Now, if I were living my life based on purpose and focusing primarily on why I do things instead of what to do and how to do it, I probably would have a different experience. Purpose is not just an objective. Your purpose actually defines you, reflects your character, maps out your personal values, and reflects your legacy and destiny.
I know that these are big words for a lot of people. After all, this book is supposed to be practical, but this is the most practical thing you could wrap your mind around. Until and unless you focus on the big things of life which is your personal purpose, it’s going to be very hard to get motivated and remain so.
It seems that all the other empty details of life constantly get the better of you and you get confused. Your resolve starts to waver. You start thinking, “What’s the big deal anyway? Why don’t I just choose to be happy now? Why don’t I choose to be happy with the things that I get?”
Well, when you do that. You’re settling. You’re not living a purpose-focused life. You’re definitely not living life according to your terms. Instead, you’re settling for the crumbs. You’re settling for the things life kicks you way.
Before you know it, you end up letting the mundane and the routine nature of life cloud your vision. It’s hard for you to develop a sense of urgency because you’d think, “What’s the point? I’m never going to be fully happy anyways so might as well settle for now.”
Make no mistake. When you focus on your purpose, you clarify the mundane, break past the routine, and excite a deep sense of urgency. You’ll never feel like you’re just wasting your time and just going through the motions.
All it takes is a laser focus on your purpose. Please stop doing it as some sort of destination. When we do that, we depress, discourage, and diminish ourselves because we focus on the distance between where we are now and where we feel we should be. Focus instead on the fact that you have a purpose in the first place.
Unleash the power of Visualization
One of the main reason people struggle with getting motivated by their sense of purpose is that it’s not “real enough”. Anybody can write down the grand objectives they have for their lives. Anybody, with enough effort, can put together some sort of mission and vision statement for their personal existence.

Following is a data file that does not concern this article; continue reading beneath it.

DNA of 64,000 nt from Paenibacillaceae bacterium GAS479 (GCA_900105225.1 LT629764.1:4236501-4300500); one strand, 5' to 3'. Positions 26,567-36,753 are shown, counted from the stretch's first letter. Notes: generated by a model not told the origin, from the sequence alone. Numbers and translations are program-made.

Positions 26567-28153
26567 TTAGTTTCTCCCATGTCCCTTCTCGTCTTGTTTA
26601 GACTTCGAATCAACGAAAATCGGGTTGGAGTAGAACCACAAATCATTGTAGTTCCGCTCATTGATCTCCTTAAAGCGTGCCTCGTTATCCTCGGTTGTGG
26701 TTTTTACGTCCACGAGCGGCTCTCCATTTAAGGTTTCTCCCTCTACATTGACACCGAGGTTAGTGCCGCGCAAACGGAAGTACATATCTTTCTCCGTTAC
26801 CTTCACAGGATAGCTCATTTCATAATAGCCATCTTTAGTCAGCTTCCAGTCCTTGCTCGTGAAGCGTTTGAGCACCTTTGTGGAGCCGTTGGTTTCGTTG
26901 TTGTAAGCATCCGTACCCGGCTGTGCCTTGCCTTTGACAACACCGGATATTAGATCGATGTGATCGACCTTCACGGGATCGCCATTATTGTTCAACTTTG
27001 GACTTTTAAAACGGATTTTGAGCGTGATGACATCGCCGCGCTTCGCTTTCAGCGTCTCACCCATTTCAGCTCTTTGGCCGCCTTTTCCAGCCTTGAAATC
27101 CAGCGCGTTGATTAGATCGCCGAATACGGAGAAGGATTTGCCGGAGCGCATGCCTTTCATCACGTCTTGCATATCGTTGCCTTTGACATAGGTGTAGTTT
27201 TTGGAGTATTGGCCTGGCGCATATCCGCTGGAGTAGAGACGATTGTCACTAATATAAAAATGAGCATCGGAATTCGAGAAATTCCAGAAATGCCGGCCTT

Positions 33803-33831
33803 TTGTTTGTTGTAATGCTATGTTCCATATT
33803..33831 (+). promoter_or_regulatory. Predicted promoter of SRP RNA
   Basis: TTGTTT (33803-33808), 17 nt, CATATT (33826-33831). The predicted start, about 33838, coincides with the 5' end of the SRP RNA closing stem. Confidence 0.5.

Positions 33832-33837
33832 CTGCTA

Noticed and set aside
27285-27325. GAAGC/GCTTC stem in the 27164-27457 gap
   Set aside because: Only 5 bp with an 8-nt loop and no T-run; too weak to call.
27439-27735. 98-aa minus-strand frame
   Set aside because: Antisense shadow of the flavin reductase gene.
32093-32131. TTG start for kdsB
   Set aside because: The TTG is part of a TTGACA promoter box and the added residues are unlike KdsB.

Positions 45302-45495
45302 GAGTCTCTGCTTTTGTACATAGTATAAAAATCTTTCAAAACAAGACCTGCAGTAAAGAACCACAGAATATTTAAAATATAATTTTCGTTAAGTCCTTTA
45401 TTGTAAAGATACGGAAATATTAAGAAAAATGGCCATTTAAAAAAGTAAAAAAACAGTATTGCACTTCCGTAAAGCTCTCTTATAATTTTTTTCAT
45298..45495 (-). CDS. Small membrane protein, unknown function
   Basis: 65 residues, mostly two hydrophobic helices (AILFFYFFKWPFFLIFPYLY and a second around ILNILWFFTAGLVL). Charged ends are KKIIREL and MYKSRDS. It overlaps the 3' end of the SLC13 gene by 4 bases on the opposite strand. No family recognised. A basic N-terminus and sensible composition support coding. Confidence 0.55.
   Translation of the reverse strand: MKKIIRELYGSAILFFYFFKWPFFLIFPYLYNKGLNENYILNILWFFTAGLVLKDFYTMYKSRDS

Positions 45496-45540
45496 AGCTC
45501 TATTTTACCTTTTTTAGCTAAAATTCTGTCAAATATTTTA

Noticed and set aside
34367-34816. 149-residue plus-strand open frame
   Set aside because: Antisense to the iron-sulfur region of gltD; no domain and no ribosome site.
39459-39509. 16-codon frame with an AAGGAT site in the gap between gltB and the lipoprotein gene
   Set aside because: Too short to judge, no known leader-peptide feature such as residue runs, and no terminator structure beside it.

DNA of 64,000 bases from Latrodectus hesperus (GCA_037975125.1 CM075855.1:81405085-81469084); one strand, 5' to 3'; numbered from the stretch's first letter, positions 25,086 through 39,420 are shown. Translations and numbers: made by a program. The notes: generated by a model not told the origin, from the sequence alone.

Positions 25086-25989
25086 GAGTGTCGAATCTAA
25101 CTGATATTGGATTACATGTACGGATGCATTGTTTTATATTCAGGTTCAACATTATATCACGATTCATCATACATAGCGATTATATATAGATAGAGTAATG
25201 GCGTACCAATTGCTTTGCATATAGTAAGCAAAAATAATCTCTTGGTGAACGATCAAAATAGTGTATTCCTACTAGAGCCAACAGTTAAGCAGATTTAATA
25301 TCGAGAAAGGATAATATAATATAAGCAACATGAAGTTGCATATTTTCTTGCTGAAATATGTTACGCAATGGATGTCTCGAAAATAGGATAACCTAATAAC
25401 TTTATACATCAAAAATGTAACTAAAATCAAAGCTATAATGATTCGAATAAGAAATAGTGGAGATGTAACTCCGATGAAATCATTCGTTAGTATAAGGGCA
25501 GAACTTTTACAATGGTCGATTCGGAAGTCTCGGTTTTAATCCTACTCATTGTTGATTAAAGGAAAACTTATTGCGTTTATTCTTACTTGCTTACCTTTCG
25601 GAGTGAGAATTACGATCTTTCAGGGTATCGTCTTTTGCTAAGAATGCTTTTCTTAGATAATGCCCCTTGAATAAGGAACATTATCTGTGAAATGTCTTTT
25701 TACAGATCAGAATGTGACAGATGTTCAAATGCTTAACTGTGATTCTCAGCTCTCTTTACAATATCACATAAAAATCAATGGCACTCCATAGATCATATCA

This is not the issue. The issue is whether any of this is emotionally urgent and “real enough for them to have their intended effect. The effect of course, is motivation.
One of the best ways to trigger this is to play a mental movie. Imagine your purpose play out in front of your mind’s eye. What would you see? Focus on the details and how the characters interact with each other.
Now, allow yourself to feel the emotions of those characters. This is the ideal you in some distant future you. How much different is that person’s emotional state? How much clearer is that person’s appreciation of hi/her place in the world compared to your understanding now? How intense is the sense of fulfillment that you get when you play this mental movie?
Focus on this. Don’t just feel the emotions. Focus on the reality of being in that place. Understand that this is your ultimate goal. Understand that this is what’s supposed to push you towards the boring stuff of life and towards the endless duties, responsibilities, and obligations. This is what’s supposed to give you the drive and the urgency to overcome the challenges.
Now, you have to keep rehashing this until it has the intended effect. Don’t think that just because you came up with the mental movie the first time around, that it’s good enough. No. It has to have the intended effect. It has to give you that sense of purpose.